Pubdate: Fri, 14 Oct 2005
Source: Amarillo Globe-News (TX)
Copyright: 2005 Amarillo Globe-News
Author: Marty Primeau
Bookmark: (Methamphetamine)
Bookmark: (Youth)


Children Caught Up in Meth Lab Boom

The weird smell wafting from children's belongings had the staff at
Panhandle Assessment Center baffled.

"We couldn't figure out what the odor was," said Anne Friemel,
director of the shelter that takes in abused and neglected children.

"It wasn't filth or rancid smoke. It was just strange."

Turns out it was meth chemicals.

And as Child Protective Services delivered more and more youngsters
carrying funny smelling teddy bears and blankets, Friemel realized a
lot of her tiny new residents had been exposed to deadly toxins.

The increase in methamphetamine abuse has led to the recent formation
of the Potter-Randall Drug Endangered Children team, involving members
of law enforcement, CPS and prosecutors as well as medical and mental
health professionals.

"There's been a phenomenal growth in the number of meth labs in our
area, and we know that the chemicals used to make it are dangerous to
everyone involved," Randall County Criminal District Attorney James
Farren said.

Law enforcement agents wear hazmat suits to prevent irreparable damage
to their systems when investigating meth labs, he said.

"And here we find children crawling around in that nasty stuff. We've
found chemicals in their hair and the pores of their skin," Farren

In the past, when CPS removed children from a home, social workers
allowed the children to take familiar objects to ease the transition.

"Now we know we have to decontaminate them immediately by washing them
off and giving them a change of clothing," Farren said. "They have to
leave everything behind."

The local DEC team is a spinoff of a national alliance launched in
2003 to establish protocols when dealing with children exposed to
dangerous drug environments.

On Wednesday, members of the Texas Alliance conducted a daylong
training session at Amarillo College for more than 300 members of
government and private sectors.

Attendees watched power-point presentations showing gruesome photos of
toddlers with burns on their faces and playpens with acids and other
poisons within reach.

"Meth use also enhances libido so we see an increase in sexual abuse,"
said Shannon Burch, CPS senior investigator. "And meth users also
experience paranoia, so that puts children at a greater risk of
physical abuse."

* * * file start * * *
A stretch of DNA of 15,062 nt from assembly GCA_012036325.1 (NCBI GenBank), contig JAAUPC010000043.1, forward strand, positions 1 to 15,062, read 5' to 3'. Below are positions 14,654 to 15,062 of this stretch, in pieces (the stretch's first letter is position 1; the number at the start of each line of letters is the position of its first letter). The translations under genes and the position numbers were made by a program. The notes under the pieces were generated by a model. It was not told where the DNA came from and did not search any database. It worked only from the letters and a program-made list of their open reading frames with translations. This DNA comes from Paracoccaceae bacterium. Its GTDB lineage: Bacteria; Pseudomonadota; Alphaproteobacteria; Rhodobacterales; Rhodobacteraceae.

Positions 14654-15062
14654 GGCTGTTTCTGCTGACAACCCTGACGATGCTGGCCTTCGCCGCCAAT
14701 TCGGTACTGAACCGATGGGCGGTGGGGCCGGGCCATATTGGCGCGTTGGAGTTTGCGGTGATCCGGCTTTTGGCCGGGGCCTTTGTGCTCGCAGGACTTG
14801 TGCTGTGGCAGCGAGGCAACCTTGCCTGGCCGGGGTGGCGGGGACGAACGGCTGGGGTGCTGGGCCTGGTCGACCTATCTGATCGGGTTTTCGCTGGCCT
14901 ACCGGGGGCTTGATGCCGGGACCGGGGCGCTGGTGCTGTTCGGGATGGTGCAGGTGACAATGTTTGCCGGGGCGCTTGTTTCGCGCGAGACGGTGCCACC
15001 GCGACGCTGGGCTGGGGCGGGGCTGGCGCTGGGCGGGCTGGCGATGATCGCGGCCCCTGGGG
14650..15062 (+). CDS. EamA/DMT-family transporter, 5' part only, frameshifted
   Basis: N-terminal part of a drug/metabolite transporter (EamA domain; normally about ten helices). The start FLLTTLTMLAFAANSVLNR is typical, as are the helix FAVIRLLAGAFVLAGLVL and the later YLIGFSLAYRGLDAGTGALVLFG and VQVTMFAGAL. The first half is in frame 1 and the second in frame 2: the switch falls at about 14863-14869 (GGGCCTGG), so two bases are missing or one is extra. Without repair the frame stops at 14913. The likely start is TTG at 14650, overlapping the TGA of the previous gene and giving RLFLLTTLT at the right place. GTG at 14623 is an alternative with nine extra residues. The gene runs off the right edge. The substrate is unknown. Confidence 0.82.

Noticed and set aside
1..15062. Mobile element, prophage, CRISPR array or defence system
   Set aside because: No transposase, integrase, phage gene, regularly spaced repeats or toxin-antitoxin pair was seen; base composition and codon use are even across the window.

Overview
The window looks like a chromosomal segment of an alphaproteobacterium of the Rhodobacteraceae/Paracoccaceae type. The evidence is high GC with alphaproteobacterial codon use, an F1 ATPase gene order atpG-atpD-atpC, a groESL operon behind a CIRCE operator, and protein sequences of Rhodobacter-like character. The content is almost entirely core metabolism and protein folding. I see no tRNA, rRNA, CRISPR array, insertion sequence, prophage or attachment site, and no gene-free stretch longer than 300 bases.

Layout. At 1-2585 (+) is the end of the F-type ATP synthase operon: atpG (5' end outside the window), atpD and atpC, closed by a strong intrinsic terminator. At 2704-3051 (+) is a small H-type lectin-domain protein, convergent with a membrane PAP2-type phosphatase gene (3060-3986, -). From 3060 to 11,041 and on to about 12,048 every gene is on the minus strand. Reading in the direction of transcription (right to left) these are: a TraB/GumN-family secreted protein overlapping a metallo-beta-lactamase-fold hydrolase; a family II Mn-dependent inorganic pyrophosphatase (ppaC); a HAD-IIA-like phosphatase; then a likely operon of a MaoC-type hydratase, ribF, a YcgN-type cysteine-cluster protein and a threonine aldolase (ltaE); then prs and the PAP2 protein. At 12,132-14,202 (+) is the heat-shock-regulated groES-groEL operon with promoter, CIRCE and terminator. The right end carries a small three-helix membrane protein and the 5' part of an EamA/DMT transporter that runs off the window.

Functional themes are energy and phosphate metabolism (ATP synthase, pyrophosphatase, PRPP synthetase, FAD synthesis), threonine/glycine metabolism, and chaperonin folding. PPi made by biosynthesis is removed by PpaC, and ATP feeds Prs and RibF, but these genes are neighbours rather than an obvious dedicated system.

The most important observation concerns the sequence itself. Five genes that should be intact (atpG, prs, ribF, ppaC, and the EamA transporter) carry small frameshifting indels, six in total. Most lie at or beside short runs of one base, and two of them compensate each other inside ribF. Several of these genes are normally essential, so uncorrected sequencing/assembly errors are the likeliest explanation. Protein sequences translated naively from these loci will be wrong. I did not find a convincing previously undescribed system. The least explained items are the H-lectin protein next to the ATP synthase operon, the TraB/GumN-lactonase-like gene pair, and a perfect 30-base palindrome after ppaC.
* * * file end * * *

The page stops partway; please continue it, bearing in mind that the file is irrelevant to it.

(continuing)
Burch said at least 80 percent of child-abuse investigations involve
drug use by the parents or caretakers. In 2004, CPS conducted 6,406
investigations in Region 1, which extends from the Texas Panhandle to
south of Lubbock.

By making people more aware of the dangers, Burch and other organizers
are hoping to increase awareness and open lines of

School counselors and nurses who recognize signs of meth exposure in
students will be more likely to report suspicious behavior.

"A lot of people believe drug use is a victimless crime," Burch said.
"But it's the kids who end up being the victims."

Eventually, the Potter/Randall DEC team plans to set up a mobile
decontamination van that will allow investigators and CPS workers to
clean children and provide clothing, stuffed toys and other
necessities at the scene.

"We're also hoping more people will call us if they see something
suspicious," Farren said. "If they know children are endangered,
they're more likely to step forward."

Anyone who would like to donate baby wipes, children's clothing,
diapers, stuffed animals and other items can call Friemel at 372-2873.



# Unusual odors (ether, ammonia, acetone, or other

# Excessive amounts of trash, particularly chemical containers, coffee
filters or pieces of cloth that are stained red, and duct tape rolls

# Curtains always drawn or windows covered with aluminum foil or
blackened on residences, garages, sheds, or other structures

# Evidence of chemical waste or dumping


Simply being exposed to the toxic chemicals used to produce the drug
poses a variety of health risks, including intoxication, dizziness,
nausea, disorientation, lack of coordination, pulmonary edema, serious
respiratory problems, severe chemical burns, and damage to internal

- National Drug Intelligence Center